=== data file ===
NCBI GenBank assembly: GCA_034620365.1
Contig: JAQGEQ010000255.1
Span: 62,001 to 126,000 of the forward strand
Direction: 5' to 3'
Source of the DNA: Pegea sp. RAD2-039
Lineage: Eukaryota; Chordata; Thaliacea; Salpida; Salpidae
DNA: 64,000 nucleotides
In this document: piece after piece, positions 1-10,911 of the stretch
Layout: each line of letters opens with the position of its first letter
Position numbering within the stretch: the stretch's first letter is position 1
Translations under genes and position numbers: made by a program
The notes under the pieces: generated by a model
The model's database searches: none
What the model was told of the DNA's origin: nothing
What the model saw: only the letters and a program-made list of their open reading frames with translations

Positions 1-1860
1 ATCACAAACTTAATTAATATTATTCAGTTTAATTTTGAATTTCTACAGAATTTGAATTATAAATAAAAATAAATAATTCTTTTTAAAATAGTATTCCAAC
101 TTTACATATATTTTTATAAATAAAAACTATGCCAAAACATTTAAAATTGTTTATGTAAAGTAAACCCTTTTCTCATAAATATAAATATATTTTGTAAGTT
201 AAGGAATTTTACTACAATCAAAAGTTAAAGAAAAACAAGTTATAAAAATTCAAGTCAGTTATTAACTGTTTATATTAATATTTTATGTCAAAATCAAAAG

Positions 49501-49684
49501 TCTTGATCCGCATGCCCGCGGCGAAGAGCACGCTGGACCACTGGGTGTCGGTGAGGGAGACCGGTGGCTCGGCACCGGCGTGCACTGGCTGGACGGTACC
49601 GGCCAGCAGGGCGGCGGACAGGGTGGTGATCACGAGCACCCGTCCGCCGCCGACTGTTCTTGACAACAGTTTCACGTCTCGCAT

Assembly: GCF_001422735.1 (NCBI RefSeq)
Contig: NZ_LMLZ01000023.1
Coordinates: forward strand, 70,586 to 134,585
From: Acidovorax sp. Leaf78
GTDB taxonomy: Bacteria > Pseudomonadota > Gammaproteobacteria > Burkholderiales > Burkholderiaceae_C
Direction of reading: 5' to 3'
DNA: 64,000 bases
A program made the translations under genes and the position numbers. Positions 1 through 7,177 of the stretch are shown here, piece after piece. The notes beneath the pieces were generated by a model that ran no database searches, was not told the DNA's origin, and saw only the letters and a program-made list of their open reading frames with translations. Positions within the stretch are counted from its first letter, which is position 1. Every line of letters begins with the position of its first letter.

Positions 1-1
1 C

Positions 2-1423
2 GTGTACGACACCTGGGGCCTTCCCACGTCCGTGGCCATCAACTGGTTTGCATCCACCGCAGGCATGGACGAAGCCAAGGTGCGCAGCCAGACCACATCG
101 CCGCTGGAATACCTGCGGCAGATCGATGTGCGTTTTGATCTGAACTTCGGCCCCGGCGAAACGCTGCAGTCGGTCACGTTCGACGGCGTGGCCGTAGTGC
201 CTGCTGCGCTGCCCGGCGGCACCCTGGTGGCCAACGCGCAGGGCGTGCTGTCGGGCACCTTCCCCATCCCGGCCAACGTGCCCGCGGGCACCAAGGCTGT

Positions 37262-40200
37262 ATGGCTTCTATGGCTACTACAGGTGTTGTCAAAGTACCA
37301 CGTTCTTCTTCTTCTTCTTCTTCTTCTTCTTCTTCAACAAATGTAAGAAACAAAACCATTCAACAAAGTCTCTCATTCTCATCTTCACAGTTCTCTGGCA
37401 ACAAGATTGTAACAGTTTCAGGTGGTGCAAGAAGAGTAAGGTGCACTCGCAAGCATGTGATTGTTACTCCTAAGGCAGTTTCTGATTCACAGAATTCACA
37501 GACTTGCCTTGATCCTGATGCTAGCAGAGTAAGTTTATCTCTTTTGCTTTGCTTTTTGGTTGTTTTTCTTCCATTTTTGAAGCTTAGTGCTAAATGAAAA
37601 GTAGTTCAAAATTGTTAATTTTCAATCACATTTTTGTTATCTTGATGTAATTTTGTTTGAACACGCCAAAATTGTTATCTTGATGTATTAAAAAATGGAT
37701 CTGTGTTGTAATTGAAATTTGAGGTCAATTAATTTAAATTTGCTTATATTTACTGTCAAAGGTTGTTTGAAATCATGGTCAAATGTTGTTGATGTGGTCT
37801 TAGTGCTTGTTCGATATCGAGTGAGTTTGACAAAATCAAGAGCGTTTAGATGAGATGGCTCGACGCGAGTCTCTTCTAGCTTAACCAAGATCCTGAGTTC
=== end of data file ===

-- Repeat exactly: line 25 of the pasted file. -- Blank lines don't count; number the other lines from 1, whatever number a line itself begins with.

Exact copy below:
Coordinates: forward strand, 70,586 to 134,585